Tim Youd makes lavishly textured abstract and word-based paintings, but to classify him as a painter ignores the massive territory in his interdisciplinary practice which involves literature, durational site-specific performances, and aesthetic physical artifacts generated therewith. In brief, Youd chooses important books and re-types them. He does this using the same vintage model typewriter as the authors, in locations central either to the story or the artist’s real life. He does this in marathon sessions in public, and for each book he uses just a single sheet of paper which becomes saturated with ink and disintegrates with each passing passage. He works in cycles, such as the overarching 100 Novels project, or in “cycles” such as last year’s Hudson Valley Cycle which kicked off with Mary McCarthy’s The Group at Vassar College. And then yes, there are paintings, which are based thematically and physically on the entire idiom. Some fresh examples of these are currently on view at there-there in Los Angeles.
L.A. WEEKLY: When did you first know you were an artist?
TIM YOUD: My mom is an artist. She strapped a drawing board to my high chair. So it’s thanks to her I had it deep in me. But it took me a lot of years and life failures to come around to the idea that what I needed to do was make art.
What is your short answer to people who ask what your work is about?
I get this question a lot when I’m doing a 100 Novels retyping, because it’s a bit of an unusual activity, and so I’ve had a lot of shots at answering it. My current best answer is that my work is about devotion and compulsion.
What would you be doing if you weren’t an artist?
I’d be dead, or I’d wish I was.
Did you go to art school? Why/Why not?
I did not go to art school. When I got out of college, I went to work at an investment bank on Wall Street in New York. After a couple years of that, I moved to L.A. to make movies. It wasn’t until I was in my early 30s that I came back to making art. It felt, at least to me, that it was kind of late to go back to school. It felt more important to just make art.
Why do you live and work in L.A., and not elsewhere?
As I noted above, I came out here to make movies, and failed. Along the way I got married and had kids and dogs and cats and a rabbit and a lizard. So here I am, and why leave now?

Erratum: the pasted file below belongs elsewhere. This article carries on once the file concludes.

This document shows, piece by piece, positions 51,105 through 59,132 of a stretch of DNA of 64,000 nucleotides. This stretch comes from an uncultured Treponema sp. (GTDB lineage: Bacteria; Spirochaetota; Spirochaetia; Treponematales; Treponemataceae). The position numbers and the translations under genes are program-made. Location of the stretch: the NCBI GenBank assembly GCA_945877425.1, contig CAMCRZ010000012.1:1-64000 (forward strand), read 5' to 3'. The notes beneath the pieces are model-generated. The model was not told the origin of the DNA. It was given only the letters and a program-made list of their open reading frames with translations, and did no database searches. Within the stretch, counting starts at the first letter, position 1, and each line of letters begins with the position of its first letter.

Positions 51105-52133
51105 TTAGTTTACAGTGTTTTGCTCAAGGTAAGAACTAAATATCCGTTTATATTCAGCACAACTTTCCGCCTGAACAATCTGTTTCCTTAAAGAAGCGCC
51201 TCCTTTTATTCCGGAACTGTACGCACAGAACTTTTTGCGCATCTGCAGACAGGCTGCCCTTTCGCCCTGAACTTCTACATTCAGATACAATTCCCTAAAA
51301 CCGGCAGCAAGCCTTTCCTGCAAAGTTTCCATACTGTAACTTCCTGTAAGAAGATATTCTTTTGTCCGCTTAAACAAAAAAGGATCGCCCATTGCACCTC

When was your first show?
When I was age 9 I won the Kellogg's “Stick Up For Breakfast” art contest. It was 1976, and there was a bicentennial theme. I drew Captain John Paul Jones eating a bowl of Frosted Flakes on board his ship the Bonhomme Richard. A photo of my drawing made the local paper.
When is/was your current/most recent/next show?
I have a show of my new typewriter ribbon themed drawings at there-there. A few years ago, Lauri Firstenberg curated my retyping of Upton Sinclair’s novel Oil! at her LAXART performance gala at the Greystone Mansion. So I’m happy she wants to show these drawings.
And on Tuesday May 21 through Thursday May 30, I begin the first of six retypings in Arizona, which I am doing with the Museum of Contemporary Art Tucson, leading up to a show at the museum in the fall of 2020. I'm starting this Arizona cycle with Cormac McCarthy's Blood Meridian, which I'll be retyping at the Yuma Crossing National Heritage Area on an Olivetti Lettera 32. It's at the Yuma Crossing that the bloody climax of the novel takes place.
What artist living or dead would you most like to show with?
Lately I’ve been thinking about the reds and blacks of Alberto Burri’s blowtorched plastics. It’s a tenuous connection I know, but the complete saturation of the red/black of the typewriter ribbon keeps drawing me to him.
Do you listen to music while you work? If so what?
My studio is in a storage warehouse, and my studio door is a large garage door that swings open onto a loading dock and parking lot. Across the lot is a production services company. They play their music at max volume all day long. So I just listen in — it's eclectic.
Website and social media handles, please!